How the coming days could define the extent of Montana's wildfire destruction in 2022

Thick smoke blanketed most of central Montana over the Labor Day weekend; a condition that has become all too familiar across the region. Thus far, however, Montanans can count their blessings that the acres burned will be only a fraction of what occurred one year before – maybe.

As of Tuesday morning there were 18 wildfires burning in Montana, according to the Northern Rockies Incident Command Center (NRIC). Half of these fires were less than 600 acres in size, with no front-line Montana fires of greater than 7,000 acres burning within the state. Yet the smoke keeps rolling in, coming in from out-of-control fires in Idaho with smoke seeping into the northern tier.

“There’s an unusually strong area of high pressure that's been in control all over the whole western United States," said National Weather Service meteorologist Paul Nutter. "We’re setting numerous high temperature records, not only at a few places here in Montana, but we’re seeing a lot of those high temperature records out of California for example.

"We’ve got one more day to go with that big high pressure in place," Nutter added. "The regional forecast for the next two days calls for temperatures in the mid- to upper 90s, trailed by winds with gusts that could exceed 55-miles-per-hour."

Already extraordinarily dry fuel sources, a day or two of record-breaking heat, followed by winds that could potentially fan the flames of fires that are already on the margin. Nothing about this sounds good.

“It’s been hot and dry, so the vegetation’s dried out," Nutter added. "We’ve got these record setting high temperatures, low humidity and then we’re going to bring some strong winds into the mix. All of those ingredients combine together to create extreme fire conditions for tomorrow.

“By the afternoon we’re going to be talking about relative humidity down to less than 15%, maybe as low as 7% or 8% in a few areas. That’s just critically dry air. Because it’s just been so hot lately, the amount of moisture that’s in the vegetation out there… in near record low values."

"It kind of reaches its peak intensity over Montana tomorrow," Nutter added. “There’s an unusually strong area of high pressure that's been in control all over the whole western United States. We’re setting numerous high temperature records, not only at a few places here in Montana, but we’re seeing a lot of those high temperature records out of California for example. We’ve got one more day to go with that big high pressure in place."

"It kind of reaches its peak intensity over Montana tomorrow," Nutter continued. "We are looking at those temperatures climbing back up into the mid- to upper-90s with a few places getting closer to 100-degrees, particularly as you get over into eastern Montana. That’s quite unusual for this first week in September. We do expect several locations to set some calendar day if not monthly high temperatures at this point in September during the day tomorrow."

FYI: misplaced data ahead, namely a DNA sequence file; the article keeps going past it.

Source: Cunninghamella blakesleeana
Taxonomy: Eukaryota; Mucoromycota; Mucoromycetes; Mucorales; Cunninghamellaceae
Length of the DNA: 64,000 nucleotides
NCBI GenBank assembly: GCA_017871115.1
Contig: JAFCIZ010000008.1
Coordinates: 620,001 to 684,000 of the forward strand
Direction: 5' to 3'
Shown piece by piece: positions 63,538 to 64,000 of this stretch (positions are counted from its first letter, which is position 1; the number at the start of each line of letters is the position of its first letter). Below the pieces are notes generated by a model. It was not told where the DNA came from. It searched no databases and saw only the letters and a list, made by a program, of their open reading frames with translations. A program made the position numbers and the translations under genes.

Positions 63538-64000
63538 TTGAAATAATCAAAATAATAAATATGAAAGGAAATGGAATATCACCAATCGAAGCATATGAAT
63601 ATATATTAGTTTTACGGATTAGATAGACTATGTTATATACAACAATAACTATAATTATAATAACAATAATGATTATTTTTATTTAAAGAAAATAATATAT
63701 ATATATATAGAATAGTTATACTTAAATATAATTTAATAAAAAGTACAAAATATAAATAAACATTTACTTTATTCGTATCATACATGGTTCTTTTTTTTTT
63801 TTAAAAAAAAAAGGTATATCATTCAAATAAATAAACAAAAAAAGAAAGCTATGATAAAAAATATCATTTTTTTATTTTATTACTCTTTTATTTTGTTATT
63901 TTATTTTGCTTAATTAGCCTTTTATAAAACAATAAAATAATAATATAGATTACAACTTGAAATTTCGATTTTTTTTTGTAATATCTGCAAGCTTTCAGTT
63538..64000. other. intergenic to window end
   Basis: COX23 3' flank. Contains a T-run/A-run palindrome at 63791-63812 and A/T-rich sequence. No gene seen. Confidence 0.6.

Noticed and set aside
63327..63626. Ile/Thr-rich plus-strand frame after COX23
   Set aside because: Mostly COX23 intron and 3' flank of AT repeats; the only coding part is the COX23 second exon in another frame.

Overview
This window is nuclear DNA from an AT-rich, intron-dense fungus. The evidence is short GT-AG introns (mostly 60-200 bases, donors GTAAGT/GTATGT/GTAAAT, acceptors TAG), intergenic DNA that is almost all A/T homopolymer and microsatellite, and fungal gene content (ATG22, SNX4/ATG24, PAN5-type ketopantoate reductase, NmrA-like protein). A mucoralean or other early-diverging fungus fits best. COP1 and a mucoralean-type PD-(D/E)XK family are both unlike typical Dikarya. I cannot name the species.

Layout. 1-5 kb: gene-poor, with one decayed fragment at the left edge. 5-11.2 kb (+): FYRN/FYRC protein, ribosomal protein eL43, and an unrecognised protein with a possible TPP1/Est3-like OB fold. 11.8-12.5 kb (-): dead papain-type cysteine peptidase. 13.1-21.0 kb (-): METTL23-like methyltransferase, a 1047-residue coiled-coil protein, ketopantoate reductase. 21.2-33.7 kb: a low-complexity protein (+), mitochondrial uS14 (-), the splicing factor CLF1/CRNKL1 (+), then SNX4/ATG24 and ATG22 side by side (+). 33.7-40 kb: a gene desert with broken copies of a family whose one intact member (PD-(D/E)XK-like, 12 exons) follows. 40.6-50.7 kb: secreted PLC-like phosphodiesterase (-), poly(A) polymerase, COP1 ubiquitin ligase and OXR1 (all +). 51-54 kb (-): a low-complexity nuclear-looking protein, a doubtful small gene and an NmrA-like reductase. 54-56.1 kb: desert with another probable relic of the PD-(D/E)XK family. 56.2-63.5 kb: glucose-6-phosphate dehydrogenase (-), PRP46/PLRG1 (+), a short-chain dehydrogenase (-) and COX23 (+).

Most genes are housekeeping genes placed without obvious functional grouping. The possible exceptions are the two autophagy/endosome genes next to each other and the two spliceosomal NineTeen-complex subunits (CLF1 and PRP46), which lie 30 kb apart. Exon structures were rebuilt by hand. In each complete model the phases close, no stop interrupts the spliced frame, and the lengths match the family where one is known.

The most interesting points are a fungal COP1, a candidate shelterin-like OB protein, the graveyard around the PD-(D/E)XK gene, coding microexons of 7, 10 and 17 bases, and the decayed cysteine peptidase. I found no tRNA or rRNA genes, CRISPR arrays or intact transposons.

“By the afternoon we’re going to be talking about relative humidity down to less than 15%, maybe as low as 7% or 8% in a few areas," the meteorologist said. "That’s just critically dry air.

"Because it’s just been so hot lately the amount of moisture that’s in the vegetation out there … in near record low values," Nutter said. "The high pressure starts to break down with a system that comes at us from the northwest. That will get the wind blowing tomorrow. So we’re looking at west or southwest winds blowing at 25- to 40-miles-per-hour. Some places, maybe closer to the Rocky Mountain Front could be gusting 55- to 60-miles-per-hour tomorrow afternoon.

“You definitely don’t want to end up being responsible for any new fire starts – doing everything possible from keeping those chains from dragging on the road. Don’t be making any campfires. Even if we get some accidental new fires, they could just be uncontainable.”

Nonetheless, outdoor recreationalists waiting for a break in the weather could find one in the immediate days ahead.

“We are going to transition pretty quickly from this really hot weather day tomorrow to temperatures probably 20-degrees lower by Thursday," Nutter said. "We’ll probably be closer to a high of about 80-degrees on Thursday, and by the time we get to Friday we’ll drop another 15- to 20-degrees. We’re looking at high temperatures on Friday probably in the 60s, so a rapid cool down.

However wildfires across the area keep on burning. Here's a wrap-up of the most concerning among them.

Moose Fire - central Idaho: A primary source of smoke in central Montana

Erratic afternoon winds Monday caused the fire to spot up to one mile from the fire’s edge. Two of the three spots were quickly cooled with water from helicopter bucket drops, and night crews engaged with those areas into the early morning hours today. The larger spot fire in the headwaters of the Jefferson drainage exhibited very active fire behavior and put up a smoke plume visible from Salmon, Idaho.

Tuesday firefighters tried to hold the fire as it actively moved south and east, mopping up hotspots near the firelines. Elsewhere, the fuels work group will continue with fuel reduction actions beneath the powerline. Suppression repair work will begin on the Cabin Creek Road on Ulysses Mountain, north of the Salmon River. Heavy log truck traffic will continue on the Stormy Peak Road as logs are transported from the fuel reduction areas.

It was unseasonably warm again Tuesday. Humidity recovery will remain poor. Afternoon westerly winds may gust up to 20 mph on ridges. Due to record low fuel moisture, breezy winds will contribute to active fire behavior again in the afternoon. A dry cold front is expected Thursday.

Trail Ridge Fire: Lightning-caused, 2,842 acres, dead and downed timber

Located approximately 4.5 miles north of Wisdom, Montana, the Trail Ridge fire is burning on the border of the Beaverhead-Deerlodge and Bitterroot National Forests. Reports from Fire Personnel indicate they are seeing one burning snag tree coming down about every 3 minutes.